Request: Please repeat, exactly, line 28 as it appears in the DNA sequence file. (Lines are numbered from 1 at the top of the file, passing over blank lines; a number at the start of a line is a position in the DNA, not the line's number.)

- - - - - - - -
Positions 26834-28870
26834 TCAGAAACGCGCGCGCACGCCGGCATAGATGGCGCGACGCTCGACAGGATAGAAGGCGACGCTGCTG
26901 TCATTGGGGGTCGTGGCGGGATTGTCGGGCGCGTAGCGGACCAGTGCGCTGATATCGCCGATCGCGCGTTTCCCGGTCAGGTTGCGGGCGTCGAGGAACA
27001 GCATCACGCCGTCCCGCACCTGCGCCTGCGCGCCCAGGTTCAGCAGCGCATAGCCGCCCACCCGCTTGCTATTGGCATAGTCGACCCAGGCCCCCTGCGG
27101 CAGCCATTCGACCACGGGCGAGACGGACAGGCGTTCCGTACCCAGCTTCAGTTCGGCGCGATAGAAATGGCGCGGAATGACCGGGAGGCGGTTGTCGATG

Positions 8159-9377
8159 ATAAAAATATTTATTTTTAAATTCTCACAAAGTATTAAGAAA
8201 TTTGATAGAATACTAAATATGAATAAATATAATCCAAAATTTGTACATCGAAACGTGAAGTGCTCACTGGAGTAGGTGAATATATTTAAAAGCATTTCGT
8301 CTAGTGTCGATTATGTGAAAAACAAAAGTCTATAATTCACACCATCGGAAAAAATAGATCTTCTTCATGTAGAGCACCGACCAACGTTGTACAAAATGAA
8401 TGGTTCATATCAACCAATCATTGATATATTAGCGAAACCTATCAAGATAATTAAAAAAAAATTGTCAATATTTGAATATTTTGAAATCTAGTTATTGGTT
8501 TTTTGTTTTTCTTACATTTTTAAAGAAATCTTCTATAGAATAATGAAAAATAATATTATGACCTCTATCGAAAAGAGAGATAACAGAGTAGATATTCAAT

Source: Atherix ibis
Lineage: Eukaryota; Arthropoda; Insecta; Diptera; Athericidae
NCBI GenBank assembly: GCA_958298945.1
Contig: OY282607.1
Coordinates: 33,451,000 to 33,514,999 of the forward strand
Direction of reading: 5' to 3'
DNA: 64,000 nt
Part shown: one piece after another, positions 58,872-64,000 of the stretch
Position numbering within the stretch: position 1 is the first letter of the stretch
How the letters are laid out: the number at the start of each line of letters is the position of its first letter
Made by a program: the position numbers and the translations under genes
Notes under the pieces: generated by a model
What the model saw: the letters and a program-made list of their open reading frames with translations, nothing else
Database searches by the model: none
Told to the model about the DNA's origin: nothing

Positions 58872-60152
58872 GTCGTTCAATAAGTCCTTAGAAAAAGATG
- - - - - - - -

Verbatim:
58872 GTCGTTCAATAAGTCCTTAGAAAAAGATG